Wednesday, April 17, 2013

Rip or Cut

My friend saw a quilt somewhere on the world wide web.  She didn't remember where it came from, but she sent me a picture from her phone.  It was beautiful and it was small.  So I copied it for her...

I would like to give credit to the designer, but unfortunately, dear friend didn't bother with that detail.  If you know where this quilt design came from,  I am very happy to edit this post and give credit. Such a simple pattern and yet so striking.

 Also, fitted in with my solids fetish.

As to the title.  Well, I've been working on more window seat cushions and was using this fabric for the gusset

I tore the top of the fabric and cut the other side with my rotary blade.  I don't know if you can look closely, but you may see that the fabric  appears stretched at the top.  Not so on its bottom edge.  However, it is starting to fray there.

I've bought fabric around the world.  With the exception of a sadly closed shop in Sydney, and most of the fabric shops in Melbourne, all the shops I've visited cut.  I would be glad to hear your opinion in the rip v cut debate.  I don't pre-wash (tsk tsk) so perhaps there is an advantage to tearing. ie there aren't so many tangled fibres after washing.  I don't know.  If there are other reasons for tearing rather than cutting, it would be interesting to hear them.

Myself, I like to hug the nice clean cut fabric on my way home from LQS.   


Julie Fukuda said...

I love the colors and random placing in that little quilt.

Janet O. said...

I rarely tear anymore. Too many times it seems to pull fibers, like you see on your torn edge, and stretch things out of shape. I haven't seen any of the shops I go to do any tearing. (And I don't wash my fabrics, either--shame on us!)

Cardygirl said...

I prefer cut edges, they don't stretch the edge like tearing does.

Kathie said...

oh this is adorable love this quilt
tearing there is a shop here that does it and I hate it!
they say it keeps the fabric straight.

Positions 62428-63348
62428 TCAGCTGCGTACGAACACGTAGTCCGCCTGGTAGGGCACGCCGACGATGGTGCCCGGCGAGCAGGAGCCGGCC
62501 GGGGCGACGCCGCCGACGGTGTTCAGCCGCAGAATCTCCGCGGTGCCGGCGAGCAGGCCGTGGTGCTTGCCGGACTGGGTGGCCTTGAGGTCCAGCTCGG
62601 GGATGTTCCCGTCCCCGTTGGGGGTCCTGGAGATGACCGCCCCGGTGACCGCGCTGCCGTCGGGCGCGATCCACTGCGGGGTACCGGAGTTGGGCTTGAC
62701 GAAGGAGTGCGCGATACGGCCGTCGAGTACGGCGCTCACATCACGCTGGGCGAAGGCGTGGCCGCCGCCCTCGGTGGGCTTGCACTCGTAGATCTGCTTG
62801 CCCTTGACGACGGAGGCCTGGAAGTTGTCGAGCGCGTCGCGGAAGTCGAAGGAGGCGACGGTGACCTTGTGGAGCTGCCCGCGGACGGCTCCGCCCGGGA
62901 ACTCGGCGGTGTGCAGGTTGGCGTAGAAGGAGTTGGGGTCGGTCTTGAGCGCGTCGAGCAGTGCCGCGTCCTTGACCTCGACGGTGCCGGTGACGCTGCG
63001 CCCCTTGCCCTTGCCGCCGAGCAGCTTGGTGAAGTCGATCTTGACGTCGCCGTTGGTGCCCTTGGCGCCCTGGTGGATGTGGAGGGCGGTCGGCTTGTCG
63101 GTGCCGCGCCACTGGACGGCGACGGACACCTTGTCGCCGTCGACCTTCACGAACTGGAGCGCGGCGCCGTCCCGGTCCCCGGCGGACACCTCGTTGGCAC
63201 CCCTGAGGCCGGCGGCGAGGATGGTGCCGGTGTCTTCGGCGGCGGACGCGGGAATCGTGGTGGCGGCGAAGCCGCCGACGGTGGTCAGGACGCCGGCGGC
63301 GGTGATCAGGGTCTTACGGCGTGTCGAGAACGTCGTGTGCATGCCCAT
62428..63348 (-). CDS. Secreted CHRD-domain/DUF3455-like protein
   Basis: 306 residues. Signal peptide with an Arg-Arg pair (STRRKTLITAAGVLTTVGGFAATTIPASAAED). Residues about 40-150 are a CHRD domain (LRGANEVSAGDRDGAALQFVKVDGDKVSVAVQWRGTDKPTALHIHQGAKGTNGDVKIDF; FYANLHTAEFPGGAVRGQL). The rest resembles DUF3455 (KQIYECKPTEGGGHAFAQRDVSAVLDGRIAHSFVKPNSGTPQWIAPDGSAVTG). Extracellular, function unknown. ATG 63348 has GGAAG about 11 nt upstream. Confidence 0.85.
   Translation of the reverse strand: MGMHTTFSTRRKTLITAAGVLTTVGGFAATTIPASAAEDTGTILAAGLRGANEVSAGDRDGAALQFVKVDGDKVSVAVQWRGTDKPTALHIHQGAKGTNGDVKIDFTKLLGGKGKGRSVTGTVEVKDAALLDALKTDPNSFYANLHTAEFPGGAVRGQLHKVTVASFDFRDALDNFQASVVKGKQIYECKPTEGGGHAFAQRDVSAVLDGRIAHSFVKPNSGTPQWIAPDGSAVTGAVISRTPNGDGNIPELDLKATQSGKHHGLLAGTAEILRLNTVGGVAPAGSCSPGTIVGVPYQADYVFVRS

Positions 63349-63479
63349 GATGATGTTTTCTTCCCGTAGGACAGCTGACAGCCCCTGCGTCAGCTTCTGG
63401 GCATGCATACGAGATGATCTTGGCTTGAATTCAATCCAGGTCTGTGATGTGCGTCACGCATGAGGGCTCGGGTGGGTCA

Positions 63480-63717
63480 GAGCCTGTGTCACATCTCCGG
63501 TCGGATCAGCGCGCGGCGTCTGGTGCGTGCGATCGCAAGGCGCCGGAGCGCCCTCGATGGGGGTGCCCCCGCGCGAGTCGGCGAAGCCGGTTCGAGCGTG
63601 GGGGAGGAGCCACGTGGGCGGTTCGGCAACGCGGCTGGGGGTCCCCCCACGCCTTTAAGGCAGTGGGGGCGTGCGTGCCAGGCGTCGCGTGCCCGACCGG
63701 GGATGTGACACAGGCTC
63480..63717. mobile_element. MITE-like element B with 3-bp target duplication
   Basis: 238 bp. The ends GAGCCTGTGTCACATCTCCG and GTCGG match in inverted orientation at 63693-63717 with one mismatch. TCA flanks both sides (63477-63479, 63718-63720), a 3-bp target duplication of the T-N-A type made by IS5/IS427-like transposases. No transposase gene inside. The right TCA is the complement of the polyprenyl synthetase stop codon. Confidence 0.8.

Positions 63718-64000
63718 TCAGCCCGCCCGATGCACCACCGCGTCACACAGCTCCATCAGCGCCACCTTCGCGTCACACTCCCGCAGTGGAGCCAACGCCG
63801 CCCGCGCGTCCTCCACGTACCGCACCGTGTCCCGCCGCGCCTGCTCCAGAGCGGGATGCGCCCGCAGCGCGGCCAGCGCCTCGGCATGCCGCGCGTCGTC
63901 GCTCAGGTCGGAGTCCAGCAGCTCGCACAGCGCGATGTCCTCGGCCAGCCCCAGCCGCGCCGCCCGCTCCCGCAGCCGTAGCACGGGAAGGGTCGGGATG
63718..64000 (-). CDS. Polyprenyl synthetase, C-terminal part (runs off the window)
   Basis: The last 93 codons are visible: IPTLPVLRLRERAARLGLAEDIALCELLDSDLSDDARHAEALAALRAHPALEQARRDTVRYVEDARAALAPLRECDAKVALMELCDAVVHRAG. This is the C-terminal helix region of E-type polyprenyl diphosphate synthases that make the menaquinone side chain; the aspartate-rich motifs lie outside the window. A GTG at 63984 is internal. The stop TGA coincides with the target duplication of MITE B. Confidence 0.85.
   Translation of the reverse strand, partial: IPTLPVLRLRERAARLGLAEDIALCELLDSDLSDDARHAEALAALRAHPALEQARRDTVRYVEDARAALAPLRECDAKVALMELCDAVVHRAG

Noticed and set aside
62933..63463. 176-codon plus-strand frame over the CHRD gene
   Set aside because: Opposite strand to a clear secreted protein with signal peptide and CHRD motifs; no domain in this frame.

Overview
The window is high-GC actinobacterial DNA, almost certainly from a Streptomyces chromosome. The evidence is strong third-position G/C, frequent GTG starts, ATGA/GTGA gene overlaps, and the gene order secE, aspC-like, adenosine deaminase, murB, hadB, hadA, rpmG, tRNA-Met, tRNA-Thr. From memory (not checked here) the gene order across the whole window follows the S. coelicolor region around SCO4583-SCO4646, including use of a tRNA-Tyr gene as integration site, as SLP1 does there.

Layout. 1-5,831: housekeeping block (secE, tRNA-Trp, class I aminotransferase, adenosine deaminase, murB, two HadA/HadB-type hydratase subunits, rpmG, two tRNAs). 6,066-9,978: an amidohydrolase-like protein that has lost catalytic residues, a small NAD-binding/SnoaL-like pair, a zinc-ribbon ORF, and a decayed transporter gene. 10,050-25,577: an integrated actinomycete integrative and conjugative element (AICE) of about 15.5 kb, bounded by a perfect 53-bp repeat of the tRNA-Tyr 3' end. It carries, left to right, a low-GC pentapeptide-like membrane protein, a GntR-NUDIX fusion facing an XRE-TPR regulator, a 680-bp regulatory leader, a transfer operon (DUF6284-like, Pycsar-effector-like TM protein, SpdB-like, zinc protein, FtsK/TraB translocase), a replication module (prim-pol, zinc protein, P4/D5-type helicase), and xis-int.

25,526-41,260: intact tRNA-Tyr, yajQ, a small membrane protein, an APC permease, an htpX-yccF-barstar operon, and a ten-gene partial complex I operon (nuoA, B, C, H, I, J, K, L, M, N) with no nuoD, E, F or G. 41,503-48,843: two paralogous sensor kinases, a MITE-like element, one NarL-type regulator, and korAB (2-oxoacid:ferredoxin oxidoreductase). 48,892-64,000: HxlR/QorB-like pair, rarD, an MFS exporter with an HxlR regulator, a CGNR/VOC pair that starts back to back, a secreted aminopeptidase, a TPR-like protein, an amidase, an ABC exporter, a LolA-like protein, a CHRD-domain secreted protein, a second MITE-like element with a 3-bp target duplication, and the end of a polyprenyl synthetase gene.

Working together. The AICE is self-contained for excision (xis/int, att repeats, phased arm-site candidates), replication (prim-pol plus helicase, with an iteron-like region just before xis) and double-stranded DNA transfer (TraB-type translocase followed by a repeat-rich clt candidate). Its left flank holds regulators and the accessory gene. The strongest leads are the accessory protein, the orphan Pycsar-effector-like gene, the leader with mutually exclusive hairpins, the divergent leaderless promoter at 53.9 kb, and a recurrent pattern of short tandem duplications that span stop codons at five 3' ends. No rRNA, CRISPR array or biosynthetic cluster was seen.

I prefer cutting too give me that rotary cutter anyway.

Vivian said...

Most of the time I cut but the two times I tear are:
1) When I am using a directional print and NEED to be sure exactly how the pattern is lined up across the direction I am cutting. I've had instances where directional prints were not printed on-grain or the "hang the fabric" method of determining the straight grain resulted in the prints not running straight.

2) When taking off the selvedges of two pieces of fabric to be joined for a quilt backing. I got this tip from Nadine Ruggles of the Dreamweavers blog. She said that she found that tearing the fabrics edges to be joined makes the seam lie flatter and I found that to be true.

I usually don't prewash but will occasionally test a fabric before using if I think it might run later.

Carol G said...

I do think tearing is truer to grain but I hate sewing those fringy edges.

Sharon said...

Rarely do I see fabric being ripped, however, as a longarmer with wide backed fabrics, I do rip them. They are not rolled on the bolt straight and I have to square up the back anyways. I rotary cut everything else and prefer that when purchasing.
Cute little quilt,

Crispy said...

Really pretty quilt :0) If a shop tears I will walk away. It always tends to stretch the edges and makes no difference when being washed.


Grit said...

Wonderful quilt .
Grit from Germany

Pip said...

What Vivian said, but I do prewash (because of allergies) and it is really annoying when you get a directional fabric that is not printed on-grain.